July 2014 - The Twin Banners of the Twin States
Banners have been rallying points throughout history.
Those attending a statehood convention in Huron in 1888 rallied around banners that symbolized Dakota Territory being divided and admitted to the Union as sister states
The division question was a key issue in the struggle to achieve statehood during the 1880s. Dividing Dakota Territory into two states pitted those whose fortunes depended on political influence in the territorial system centered in Washington, D.C., against those who saw a greater potential benefit coming from state and local control. The division question had to be resolved before admittance to the Union.
On July 10, 1888, a statehood convention was called to order in Huron. By the convention’s conclusion, delegates supported division and had devised a plan to make division and admission the greatest issue in the upcoming territorial election.
A large crowd filled the 1,200 seat Grand Opera House for a public meeting the evening of July 11 to witness the presentation of banners.
Each swallow-tail banner of white silk was 26 inches wide by 40 inches long, sewn by a group of women from Huron. One banner bore an oil painting of a dark-haired young woman holding a sheaf of wheat within a blue border and the words “State of North Dakota.” The other banner featured a fair-haired young woman holding a stalk of corn within a crimson border and the words “State of South Dakota.” The paper labels fastened to each banner’s border read, “painted by Mrs. Huron” and “presented by Mrs. Mellette.”
Mrs. J.T. Ohlwine, wife of local insurance agent James T. Ohlwine, presented the South Dakota banner to Territorial Secretary George Hand of Yankton. Hand told how it was customary during the Civil War for women to present companies and regiments with flags which were carried into battle.
He presented the banner to the crowd with these words: “Men of South Dakota, behold your banner. And beholding swear in your hearts before God that you will never cease your lawful efforts until victory is gained. If in the days to come discouragements shall appear, think of the fair hands that wrought this banner … Swear that it shall never be trailed in the dust of defeat and dishonor.”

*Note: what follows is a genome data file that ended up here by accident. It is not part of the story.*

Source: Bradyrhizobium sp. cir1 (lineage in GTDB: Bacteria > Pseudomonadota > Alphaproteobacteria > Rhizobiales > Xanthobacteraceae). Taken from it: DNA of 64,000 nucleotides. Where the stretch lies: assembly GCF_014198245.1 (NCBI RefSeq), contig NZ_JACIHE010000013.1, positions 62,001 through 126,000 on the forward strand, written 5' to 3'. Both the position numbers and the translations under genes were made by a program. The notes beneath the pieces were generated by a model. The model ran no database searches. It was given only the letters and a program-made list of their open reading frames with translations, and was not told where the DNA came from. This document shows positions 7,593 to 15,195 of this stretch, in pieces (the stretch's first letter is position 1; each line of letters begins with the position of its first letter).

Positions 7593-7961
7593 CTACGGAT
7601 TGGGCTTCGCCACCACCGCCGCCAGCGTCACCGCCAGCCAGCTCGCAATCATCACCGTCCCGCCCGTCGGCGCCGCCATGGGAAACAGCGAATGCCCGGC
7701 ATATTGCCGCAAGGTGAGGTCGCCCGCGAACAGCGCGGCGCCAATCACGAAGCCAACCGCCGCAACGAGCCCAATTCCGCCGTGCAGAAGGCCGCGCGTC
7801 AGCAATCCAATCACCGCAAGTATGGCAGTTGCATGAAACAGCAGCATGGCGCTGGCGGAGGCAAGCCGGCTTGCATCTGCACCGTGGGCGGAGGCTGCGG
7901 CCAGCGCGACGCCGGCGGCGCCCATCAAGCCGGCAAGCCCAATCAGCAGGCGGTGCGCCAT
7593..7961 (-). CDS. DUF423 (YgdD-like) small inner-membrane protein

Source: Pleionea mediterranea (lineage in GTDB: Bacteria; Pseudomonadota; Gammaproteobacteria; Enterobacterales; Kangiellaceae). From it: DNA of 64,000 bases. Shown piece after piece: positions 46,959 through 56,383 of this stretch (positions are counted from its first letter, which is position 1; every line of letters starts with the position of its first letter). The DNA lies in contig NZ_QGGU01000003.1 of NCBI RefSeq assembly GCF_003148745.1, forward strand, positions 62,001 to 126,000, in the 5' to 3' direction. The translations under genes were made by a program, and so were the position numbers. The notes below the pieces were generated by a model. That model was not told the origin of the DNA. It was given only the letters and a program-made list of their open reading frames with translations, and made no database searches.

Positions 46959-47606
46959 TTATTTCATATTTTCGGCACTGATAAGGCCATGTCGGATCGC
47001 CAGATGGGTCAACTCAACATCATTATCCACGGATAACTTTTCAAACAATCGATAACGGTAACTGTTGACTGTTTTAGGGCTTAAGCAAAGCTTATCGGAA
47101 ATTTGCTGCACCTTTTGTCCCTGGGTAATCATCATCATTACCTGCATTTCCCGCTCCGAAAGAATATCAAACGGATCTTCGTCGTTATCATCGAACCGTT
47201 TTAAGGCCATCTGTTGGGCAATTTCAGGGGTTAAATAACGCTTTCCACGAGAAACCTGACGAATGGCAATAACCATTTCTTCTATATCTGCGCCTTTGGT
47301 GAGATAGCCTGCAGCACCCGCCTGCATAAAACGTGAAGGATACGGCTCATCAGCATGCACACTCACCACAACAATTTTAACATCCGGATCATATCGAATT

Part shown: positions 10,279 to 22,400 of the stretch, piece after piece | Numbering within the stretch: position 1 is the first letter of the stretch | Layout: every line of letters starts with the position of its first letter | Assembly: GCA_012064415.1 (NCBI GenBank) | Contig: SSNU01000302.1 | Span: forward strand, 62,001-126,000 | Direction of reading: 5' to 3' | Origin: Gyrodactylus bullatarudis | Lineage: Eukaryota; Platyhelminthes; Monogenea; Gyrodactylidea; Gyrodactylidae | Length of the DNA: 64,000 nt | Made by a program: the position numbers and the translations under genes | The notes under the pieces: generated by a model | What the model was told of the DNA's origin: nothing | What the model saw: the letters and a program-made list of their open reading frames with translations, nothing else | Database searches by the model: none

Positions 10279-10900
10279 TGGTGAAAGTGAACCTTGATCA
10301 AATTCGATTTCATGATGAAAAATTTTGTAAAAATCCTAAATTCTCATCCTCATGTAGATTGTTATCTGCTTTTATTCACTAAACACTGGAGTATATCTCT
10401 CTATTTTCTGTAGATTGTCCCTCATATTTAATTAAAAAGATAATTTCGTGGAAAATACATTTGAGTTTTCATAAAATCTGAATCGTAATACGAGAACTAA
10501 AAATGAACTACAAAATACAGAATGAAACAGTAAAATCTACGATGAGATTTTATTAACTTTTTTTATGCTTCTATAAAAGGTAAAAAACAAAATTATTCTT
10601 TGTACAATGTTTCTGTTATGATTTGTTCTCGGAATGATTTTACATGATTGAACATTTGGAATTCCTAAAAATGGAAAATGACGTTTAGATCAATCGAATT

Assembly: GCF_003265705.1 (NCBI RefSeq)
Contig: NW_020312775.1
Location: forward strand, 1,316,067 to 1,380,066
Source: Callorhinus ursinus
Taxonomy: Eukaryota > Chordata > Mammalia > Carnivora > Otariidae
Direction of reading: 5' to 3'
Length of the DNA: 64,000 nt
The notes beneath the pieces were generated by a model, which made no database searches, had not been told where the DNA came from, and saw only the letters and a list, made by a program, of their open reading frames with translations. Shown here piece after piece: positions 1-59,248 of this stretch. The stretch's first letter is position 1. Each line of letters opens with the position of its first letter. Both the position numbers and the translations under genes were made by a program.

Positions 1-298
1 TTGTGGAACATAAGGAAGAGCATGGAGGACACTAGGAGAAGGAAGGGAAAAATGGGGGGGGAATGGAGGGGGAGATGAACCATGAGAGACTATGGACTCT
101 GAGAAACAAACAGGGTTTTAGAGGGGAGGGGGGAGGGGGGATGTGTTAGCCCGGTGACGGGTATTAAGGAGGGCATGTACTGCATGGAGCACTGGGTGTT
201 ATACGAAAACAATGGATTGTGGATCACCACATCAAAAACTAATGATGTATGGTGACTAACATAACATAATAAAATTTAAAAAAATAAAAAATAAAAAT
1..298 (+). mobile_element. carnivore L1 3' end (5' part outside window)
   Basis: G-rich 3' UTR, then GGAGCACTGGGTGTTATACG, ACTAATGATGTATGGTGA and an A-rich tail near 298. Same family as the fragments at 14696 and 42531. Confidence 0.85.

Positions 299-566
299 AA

Flora Gans, listed in the 1885-86 Huron city directory as clerk for the Dakota Mutual Insurance Company, presented the North Dakota banner to Waldo Potter. Potter was a Fargo businessman and early supporter of dividing Dakota Territory.
In accepting the banner, Potter said: “It is a gem in workmanship, this emblem of young statehood, as is that of its twin banner presented to South Dakota. Together they aptly represent the sister Dakotas, soon, as we believe, to belong to the sisterhood of states, and as twin stars to shine forever on the gorgeous field of the flag of the republic.”
An article about the division convention from the Minneapolis Evening Press that appeared in the July 14, 1888, Daily Huronite, stated, “The great convention has made ‘Home Rule for Dakota’ a rallying cry.”
The banners were displayed on the stage at a territorial convention at Watertown in August 1888, according to an article by Jeanne Brako, conservator at the Rocky Mountain Regional Conservation Center.
Photographs show that both banners graced the Watertown home of South Dakota’s first governor, Arthur C. Mellette. Margaret Wylie Mellette, the governor’s wife, donated the banners to the South Dakota State Historical Society in 1906. Both banners are displayed in the museum of the South Dakota State Historical Society at the Cultural Heritage Center in Pierre.
The momentum which began on July 10, 1888, resulted in a victory for division supporters. Two states, North Dakota and South Dakota, were admitted into the Union on Nov. 2, 1889. President Benjamin Harrison shuffled the proclamations when he signed them so he could not tell which was joining the Union first.
U.S. Secretary of State James G. Blaine telegraphed the governors of the newly admitted states, “This is the first instance in the history of the National Government of Twin States. North and South Dakota entered the Union at the same moment.”
This moment in South Dakota history is provided by the South Dakota Historical Society Foundation, the nonprofit fundraising partner of the South Dakota State Historical Society. Find us on the web at www.sdhsf.org. Contact us at email@example.com to submit a story idea.